I feel like maybe I should get a top-quality safe just big enough to hold my heirlooms and then trust insurance to handle the others. I will get over it if someone takes my fungible 2018 S&W .22 pistol, but I would like to keep my grandfather's shotgun.
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Old April 11, 2019, 01:52 PM   #4
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Even a concrete wall isn't hard to crack up and any common metal lock ive seen is no match for tools ether. My guess is although its probably really sweet, common tools and a little time would nix that concrete room quickly too.

An alarm system IMHO would be far more helpful than a slightly better quality safe, as would a safe thats hard to find - if they can't find it they aren't gonna be breaking it open in the first place..

No matter what though, any safe is going to deter most thieves. To forgo a safe completely since someone might break it open is giving up a lot for an obscure possibility. Most commonly im sure guns are stolen when they are found unsecured.
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Old April 11, 2019, 02:01 PM   #5
Swifty Morgan
Join Date: September 13, 2018
Location: FL
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I have no doubt that a serious criminal could get into my neighbor's gun room, but his walls are not just concrete. They are full of rebar, which would make the job harder. Also, the 500-pound door would be difficult to remove.
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Old April 11, 2019, 10:58 PM   #6
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Even a well placed, bolted down, stack on brand locking cabinet can buy some reasonable time. Even more so if you add a channel iron locking bar. Then add a good security system with cameras, which protects more than just firearms. This limits the amount of time a would be their has to operate in your home. This offers a level of protection to the whole house and is much cheaper than concrete bunkers.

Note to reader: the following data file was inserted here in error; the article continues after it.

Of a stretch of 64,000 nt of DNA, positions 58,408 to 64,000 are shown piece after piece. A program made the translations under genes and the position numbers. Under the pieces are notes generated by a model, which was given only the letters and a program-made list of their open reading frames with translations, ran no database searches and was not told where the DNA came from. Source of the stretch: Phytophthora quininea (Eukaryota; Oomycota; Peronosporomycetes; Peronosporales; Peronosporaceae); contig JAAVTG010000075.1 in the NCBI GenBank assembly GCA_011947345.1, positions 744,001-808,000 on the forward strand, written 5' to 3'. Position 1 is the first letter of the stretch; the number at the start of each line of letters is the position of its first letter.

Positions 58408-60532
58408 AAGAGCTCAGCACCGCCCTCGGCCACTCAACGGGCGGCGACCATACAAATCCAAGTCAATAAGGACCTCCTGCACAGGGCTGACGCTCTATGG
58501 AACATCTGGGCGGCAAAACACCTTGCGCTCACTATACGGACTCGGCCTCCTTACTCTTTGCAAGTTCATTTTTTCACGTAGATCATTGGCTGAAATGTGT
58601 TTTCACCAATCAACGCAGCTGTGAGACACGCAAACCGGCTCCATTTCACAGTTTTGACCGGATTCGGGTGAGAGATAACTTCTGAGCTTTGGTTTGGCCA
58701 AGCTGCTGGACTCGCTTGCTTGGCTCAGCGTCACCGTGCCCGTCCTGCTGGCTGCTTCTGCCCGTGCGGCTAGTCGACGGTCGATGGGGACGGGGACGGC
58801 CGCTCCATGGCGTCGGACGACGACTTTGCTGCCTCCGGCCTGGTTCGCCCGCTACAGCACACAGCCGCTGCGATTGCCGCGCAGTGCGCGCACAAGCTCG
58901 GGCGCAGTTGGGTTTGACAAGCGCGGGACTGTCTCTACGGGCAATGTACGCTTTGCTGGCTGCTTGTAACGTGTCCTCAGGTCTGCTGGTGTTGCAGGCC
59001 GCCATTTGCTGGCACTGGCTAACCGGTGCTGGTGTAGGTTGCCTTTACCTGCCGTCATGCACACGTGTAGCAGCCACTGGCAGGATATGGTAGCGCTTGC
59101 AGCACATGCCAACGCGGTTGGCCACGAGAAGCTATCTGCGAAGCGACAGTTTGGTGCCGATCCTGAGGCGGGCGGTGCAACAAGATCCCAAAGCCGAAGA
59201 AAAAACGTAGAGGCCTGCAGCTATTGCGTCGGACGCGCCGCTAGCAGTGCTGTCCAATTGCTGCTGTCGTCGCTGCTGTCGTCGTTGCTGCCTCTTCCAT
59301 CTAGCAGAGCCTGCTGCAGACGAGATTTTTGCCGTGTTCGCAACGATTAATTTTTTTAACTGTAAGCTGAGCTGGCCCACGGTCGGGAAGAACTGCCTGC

Don’t get me wrong I would love a room that was a vault, or a nearly unbeatable safe. Those are out of my budget.
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Old April 14, 2019, 10:15 AM   #7
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I hate thieves and that's why I make my handgun safes as strong as they are. Buy as good as you can afford and if you can place it between some walls and bolt it down. Mine is in a cubby hole in the closet so the sides have an extra layer of protection and the wall next to the door opening also works against someone trying to pry the door.

This is real story from a customer that had a gun cabinet:

"Wanted to let you know that a few weeks ago we had a burglary and the dude found the FAS1 by my bed and it appears he tried to pry it open and failed. He got away with plenty of stuff, and the Stack On security cabinet didn't keep him from some of my long guns... but he didn't get my pistols, thanks in part to your product."